It’s always worked for me!

Sekai no Hate Made ItteQ!

Sundays at 8:00 p.m. on Fuji TV
Sekai no Hate Made ItteQ! (Take me to the end of the earth!) is one of Japan’s craziest TV shows. Hosted by Uchimura Teruyoshi, a famous comedian, the show sees popular Japanese entertainers traveling worldwide searching for exciting, unique or even dangerous experiences.

Experiences like Degawa Tetsurou trying to snap a selfie with movie stars in Hollywood with broken English, Imoto and her iconic big eyebrows visiting a secluded tribe in Africa or Miyagawa Daisuke taking part in the custard pie festival in the UK.

You may need a keen understanding of Japanese popular culture on top of your Japanese skills to fully enjoy Sekai no Hate Made ItteQ! But stick with it, and you’ll start to remember the regulars. Keep in mind they have been known to “exaggerate” certain facts about different countries.

The World Unknown To Matsuko

Tuesday at 9:00 p.m. on TBS.
The World Unknown To Matsuko (マツコの知らない世界) is about otaku, a word used to describe people with obsessive hobbies to the point where they are experts.

Matsuko Deluxe is a cross-dresser and one of Japan’s most famous TV personalities. In the show, he hosts ordinary guests in his “world,” all with what seems like a regular hobby but soon turns to something way over the top.

For example, a guest with a passion for chopsticks shares his collection of 3000 pairs. Every show is divided into two or three segments, always with in-depth explanations and funny comments from Matsuko but still very accessible to any intermediate Japanese learner.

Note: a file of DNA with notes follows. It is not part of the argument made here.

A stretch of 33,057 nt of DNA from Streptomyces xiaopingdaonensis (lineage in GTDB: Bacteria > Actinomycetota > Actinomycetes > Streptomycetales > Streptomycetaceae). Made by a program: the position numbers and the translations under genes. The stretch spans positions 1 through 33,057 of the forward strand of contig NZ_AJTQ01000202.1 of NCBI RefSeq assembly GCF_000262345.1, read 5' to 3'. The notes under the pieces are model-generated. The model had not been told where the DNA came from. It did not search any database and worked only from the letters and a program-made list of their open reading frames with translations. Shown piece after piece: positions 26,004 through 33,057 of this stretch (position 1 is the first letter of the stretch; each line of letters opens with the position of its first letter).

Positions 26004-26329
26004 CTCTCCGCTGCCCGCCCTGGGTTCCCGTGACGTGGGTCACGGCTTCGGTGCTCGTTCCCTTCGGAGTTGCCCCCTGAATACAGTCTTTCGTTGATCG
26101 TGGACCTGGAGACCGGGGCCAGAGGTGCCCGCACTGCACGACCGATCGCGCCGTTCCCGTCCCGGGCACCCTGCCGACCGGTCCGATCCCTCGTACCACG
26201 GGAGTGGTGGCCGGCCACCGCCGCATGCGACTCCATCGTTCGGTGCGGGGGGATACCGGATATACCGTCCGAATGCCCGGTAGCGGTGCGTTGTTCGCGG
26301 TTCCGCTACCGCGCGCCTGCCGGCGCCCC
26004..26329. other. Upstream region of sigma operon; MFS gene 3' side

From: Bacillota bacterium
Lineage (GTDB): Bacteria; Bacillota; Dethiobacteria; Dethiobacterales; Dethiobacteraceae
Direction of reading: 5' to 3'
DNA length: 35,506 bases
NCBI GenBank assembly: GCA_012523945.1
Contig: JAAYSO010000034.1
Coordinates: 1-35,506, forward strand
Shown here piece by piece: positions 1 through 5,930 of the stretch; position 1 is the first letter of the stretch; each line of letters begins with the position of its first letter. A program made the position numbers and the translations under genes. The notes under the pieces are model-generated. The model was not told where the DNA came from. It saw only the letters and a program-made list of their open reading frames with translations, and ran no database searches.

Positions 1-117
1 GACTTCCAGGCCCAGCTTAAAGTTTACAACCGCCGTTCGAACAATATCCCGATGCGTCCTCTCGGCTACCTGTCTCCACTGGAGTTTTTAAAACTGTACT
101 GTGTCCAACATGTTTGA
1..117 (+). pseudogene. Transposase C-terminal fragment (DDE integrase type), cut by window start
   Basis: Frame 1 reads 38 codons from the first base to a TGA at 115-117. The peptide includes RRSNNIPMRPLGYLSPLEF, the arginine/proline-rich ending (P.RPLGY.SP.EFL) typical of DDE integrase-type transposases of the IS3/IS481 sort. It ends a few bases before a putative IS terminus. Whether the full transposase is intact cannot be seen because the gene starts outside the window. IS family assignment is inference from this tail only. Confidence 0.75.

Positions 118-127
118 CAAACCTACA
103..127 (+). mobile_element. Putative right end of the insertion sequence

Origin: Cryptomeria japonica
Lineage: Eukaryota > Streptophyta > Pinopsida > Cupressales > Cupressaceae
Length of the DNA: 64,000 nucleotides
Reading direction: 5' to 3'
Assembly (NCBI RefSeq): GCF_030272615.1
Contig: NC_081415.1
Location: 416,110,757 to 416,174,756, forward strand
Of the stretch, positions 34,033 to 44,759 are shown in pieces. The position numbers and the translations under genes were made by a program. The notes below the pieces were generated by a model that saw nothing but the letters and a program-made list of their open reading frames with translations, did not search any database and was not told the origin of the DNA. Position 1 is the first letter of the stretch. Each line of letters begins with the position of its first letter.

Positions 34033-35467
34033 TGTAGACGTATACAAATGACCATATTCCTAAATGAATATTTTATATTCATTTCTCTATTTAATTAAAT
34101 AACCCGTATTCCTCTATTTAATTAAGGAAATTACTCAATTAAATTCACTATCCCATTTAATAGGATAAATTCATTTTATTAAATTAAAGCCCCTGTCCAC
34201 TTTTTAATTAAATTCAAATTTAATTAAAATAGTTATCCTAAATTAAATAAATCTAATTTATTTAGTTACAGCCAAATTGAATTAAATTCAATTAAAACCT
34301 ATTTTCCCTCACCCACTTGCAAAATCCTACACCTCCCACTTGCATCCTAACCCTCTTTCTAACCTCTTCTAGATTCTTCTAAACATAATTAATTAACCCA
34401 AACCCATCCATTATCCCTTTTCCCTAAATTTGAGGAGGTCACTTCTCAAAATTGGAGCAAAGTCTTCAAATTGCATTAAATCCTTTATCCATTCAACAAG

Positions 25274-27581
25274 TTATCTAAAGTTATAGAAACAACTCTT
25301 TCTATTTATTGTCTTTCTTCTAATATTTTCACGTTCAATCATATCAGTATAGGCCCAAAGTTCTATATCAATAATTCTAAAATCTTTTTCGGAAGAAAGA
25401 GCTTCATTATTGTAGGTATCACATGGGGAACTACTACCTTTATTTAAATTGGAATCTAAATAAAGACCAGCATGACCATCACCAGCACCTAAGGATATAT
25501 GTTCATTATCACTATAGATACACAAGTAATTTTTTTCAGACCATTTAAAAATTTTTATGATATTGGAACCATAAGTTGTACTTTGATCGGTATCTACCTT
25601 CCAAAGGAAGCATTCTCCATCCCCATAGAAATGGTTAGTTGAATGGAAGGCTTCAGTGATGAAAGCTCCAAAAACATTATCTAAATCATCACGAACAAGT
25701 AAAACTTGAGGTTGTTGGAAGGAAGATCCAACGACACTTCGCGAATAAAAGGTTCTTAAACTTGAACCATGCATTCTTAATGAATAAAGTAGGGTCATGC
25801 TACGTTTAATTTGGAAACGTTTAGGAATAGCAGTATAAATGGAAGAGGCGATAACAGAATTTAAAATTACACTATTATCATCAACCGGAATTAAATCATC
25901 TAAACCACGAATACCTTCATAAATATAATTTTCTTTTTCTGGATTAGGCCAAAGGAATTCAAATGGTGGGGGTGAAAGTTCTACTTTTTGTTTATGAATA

Advanced level TV shows

Here, let’s talk about shows that require a high level of Japanese and pop-culture knowledge. You won’t need to watch the news or anything serious, but you’ll enjoy them more if you keep up with Japanese trends.

Matsuko & Ariyoshi’s Angry New Party – TV Asahi

Friday at 8:00 p.m. on TV Asahi.
In Matsuko & Ariyoshi’s Angry New Party (マツコ&有吉 かりそめ天国), the charismatic Matsuko is paired with Ariyoshi Hiroyuki, a famous singer and comedian, to debate and often roast other people.

Subjects are usually simple such as why the heck is a pack of tofu so difficult to open or the proper way to spread butter on a toast without ripping it to shreds—serious business.

There’s no real theme as they debate, just like two old friends talking together. You especially enjoy it if it’s a topic you can relate to.

Dancing Sanma Palace – Nippon TV

Tuesdays at 8:00 p.m. on Nippon TV.
 In Dancing Sanma Palace (踊る!さんま御殿), Sanma Akashiya, one of Japanese TV’s “Big Three,” hosts different guests (typically comedians and TV personalities) every week. On the show, they chat about their personal experiences and even Japanese society. In a non-serious way, of course.

Topics include the misunderstanding between Kansai and Tokyo dialect, views on marriage from the perspectives of newlyweds and divorced couples and life between younger and older generations.

Not only will you learn a lot of Japanese, but you’ll get deep dives on the culture at the same time!

Love Japanese TV? What are some of your favorites? Hate Japanese TV? Tell us why in the comments!